After a two-hour-plus main set that slammed home themes of mortality and impermanence and the way of all flesh, Bruce Springsteen reemerged on Madison Square Garden’s stage Saturday night, April 1, for his usual lengthy encore, and announced “something special for New York City.” He pointed over at Soozie Tyrell, who began a dead-on recreation of one of rock’s few canonical violin melodies, over piano from all-time-great arpeggio purveyor Roy Bittan. They eased the E Street Band into the 11-minute-long, 48-year-old mini-rock-opera “Jungleland,” played and sung with enough muscle and drama and soaring perfection to momentarily make the rest of the show’s messages seem like a lie. Death? Impossible. Decline? Not tonight.
That paradox, that dance between age and agelessness, is at the heart of Springsteen and the E Street Band’s current tour, which is dedicated to both prove-it-all-night power drives and relentless reminders of a coming day “when all our summers have come to an end,” as he puts it in the wrenching, solo-acoustic show-closer, “I’ll See You in My Dreams.” In the wake of Springsteen and the band’s first hometown-ish show in seven years, here’s what the show taught us about the tour, the current state of the E Street Band, and more.
Springsteen has called the E Street Band “the world’s greatest bar band,” but that’s not what they are on this tour.
For all the looseness and spontaneity Springsteen has cultivated onstage over the years, from constant last-minute song switches to taking sign requests at stadium shows for songs unplayed since the Ford Administration, the other side of the band has always been a mercilessly rehearsed tautness. It’s that aspect he’s emphasizing this time around, with a nearly static setlist, perhaps in part to allow the band to focus their finite energy on the details of some of his best-known songs in lieu of staying ready to play one of a hundred obscurities on a millisecond’s notice. There’s a clear narrative to most, though definitely not all, of the song choices, as well as an obvious intent to show off almost every side of the band and each epoch of his career, from the Van Morrison-derived jazz-rock of 1973’s “Kitty’s Back” and junkyard R&B of the same year’s “The E Street Shuffle” forward. If “The Eras Tour” wasn’t taken by a certain other artist, the name could well apply.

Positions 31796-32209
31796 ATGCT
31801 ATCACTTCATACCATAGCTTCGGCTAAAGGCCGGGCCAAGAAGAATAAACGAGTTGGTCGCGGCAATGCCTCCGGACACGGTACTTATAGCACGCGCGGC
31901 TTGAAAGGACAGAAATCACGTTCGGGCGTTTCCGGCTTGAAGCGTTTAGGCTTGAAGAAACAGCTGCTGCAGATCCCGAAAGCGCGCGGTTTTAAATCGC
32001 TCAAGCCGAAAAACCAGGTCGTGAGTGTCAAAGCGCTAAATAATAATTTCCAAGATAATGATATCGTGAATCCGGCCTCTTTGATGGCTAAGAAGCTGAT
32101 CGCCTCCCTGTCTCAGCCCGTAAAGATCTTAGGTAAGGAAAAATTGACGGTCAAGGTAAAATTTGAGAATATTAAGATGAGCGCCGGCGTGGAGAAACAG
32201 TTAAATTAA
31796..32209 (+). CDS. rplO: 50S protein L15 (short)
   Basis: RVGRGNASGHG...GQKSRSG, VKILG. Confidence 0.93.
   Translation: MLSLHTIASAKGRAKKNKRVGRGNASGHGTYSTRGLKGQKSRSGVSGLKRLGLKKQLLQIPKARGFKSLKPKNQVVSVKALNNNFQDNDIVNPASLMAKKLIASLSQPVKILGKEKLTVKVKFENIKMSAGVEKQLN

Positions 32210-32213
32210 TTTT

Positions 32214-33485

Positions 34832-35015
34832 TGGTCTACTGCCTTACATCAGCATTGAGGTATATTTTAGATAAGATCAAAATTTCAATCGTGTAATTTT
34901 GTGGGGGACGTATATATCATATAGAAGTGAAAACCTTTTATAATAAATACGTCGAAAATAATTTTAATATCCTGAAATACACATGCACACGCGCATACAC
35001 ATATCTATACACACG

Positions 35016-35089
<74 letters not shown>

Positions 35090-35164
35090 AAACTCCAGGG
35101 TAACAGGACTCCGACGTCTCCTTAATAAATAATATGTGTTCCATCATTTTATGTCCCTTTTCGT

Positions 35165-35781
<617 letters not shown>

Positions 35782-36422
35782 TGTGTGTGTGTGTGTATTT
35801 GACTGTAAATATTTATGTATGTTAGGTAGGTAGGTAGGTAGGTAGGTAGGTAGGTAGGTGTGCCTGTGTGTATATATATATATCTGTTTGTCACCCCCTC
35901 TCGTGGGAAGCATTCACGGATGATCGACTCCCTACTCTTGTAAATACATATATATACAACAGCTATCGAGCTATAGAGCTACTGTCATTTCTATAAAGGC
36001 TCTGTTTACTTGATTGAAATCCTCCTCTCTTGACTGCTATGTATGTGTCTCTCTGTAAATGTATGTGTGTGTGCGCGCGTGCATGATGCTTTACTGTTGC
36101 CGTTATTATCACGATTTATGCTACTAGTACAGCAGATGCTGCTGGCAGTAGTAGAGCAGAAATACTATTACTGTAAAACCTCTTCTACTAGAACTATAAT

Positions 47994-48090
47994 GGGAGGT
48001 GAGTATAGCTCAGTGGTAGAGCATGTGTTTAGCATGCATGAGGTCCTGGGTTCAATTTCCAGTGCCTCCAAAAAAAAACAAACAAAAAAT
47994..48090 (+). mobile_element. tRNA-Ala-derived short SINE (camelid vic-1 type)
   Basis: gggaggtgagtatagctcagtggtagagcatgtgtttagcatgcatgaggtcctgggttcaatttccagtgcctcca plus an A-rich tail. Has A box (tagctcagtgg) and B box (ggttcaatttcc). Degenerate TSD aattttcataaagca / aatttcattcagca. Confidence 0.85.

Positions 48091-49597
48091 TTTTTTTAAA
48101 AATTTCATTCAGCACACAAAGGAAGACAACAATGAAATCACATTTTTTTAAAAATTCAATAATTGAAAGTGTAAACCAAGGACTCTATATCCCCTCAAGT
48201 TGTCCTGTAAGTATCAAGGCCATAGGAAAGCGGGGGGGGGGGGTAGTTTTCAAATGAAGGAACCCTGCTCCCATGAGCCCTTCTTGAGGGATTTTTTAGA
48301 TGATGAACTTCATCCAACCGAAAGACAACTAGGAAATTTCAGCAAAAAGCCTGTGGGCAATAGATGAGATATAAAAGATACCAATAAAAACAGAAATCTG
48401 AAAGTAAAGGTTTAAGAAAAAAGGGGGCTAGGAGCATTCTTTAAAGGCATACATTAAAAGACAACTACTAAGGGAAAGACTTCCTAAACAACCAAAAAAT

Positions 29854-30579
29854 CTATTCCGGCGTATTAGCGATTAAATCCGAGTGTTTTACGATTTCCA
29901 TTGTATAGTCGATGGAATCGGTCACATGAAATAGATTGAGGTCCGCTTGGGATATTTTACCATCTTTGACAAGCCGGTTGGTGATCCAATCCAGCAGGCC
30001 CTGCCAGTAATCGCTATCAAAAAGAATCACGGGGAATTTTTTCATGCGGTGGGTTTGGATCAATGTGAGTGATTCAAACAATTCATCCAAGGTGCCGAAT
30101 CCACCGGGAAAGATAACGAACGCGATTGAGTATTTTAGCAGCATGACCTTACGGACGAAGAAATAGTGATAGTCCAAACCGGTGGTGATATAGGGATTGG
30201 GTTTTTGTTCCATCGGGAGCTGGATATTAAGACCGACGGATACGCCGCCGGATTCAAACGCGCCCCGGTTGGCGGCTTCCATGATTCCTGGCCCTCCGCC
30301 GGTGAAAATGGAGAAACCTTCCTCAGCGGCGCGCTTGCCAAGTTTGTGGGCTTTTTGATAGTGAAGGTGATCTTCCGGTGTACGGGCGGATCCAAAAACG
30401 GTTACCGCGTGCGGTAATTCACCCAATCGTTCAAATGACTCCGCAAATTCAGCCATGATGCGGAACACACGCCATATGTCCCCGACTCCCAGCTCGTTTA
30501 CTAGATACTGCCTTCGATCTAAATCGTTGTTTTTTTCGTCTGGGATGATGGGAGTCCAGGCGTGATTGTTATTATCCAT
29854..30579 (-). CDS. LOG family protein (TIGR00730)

Still, he could mix it up a bit more.
Besides the “Jungleland” addition, there is one near-wildcard slot in the setlist, filled at MSG with his taut-as-ever, if overused over the years, reworking of Jimmy Cliff’s “Trapped” (at the previous stop on the tour, it was “Darkness on the Edge of Town” in that slot, which would’ve been more welcome). In the actual Eras Tour, Taylor Swift has a truly rotating song slot, offering a chance to slip the deepest of cuts into the set every night. With Springsteen’s vast catalog, including the entire, as-yet-unplayed-before-a-paying-audience Western Stars album from 2019 (that title track, one of his best-ever songs, should kill live), slipping in one real obscurity every night certainly couldn’t hurt. There’s other songs, too, including “Johnny 99,” that seem eminently swappable on any given night.
The band sounds ridiculously good.
From the start, the E Street Band has always been something of a society for creative anachronism, and that’s even more true in 2023, when guitars and other remnants of the rock era aren’t hard to find in current mainstream music, but actual bands are. Even with multiple septuagenarians on stage, they made as powerful a case as ever for music created from scratch in real time, while Springsteen’s one-meal-a-day commitment to preternatural fitness seems to have spread to the rest of the band. A trim Steve Van Zandt looked and sounded noticeably reinvigorated, practically sprinting across the stage at times.
Max Weinberg, who has the greatest physical challenge of anyone in the band as a 71-year-old arena-rock drummer, has been preparing for this tour practically since the last one ended in 2017, and his feel, groove, and sense of time seemed subtler than ever. A shades-wearing Garry Tallent was, as always, impossibly locked into Weinberg’s kick drum, even as the arena’s inevitable muddiness sometimes meant he was more felt than heard. It’s always fun to figure out what parts Nils Lofgren — now a simultaneous Crazy Horse member and E Streeter — is adding to the mix, from a fancy rhythm guitar-bit on “No Surrender” to a chops-enhanced version of a guitar break originated by Springsteen on “Rosalita.”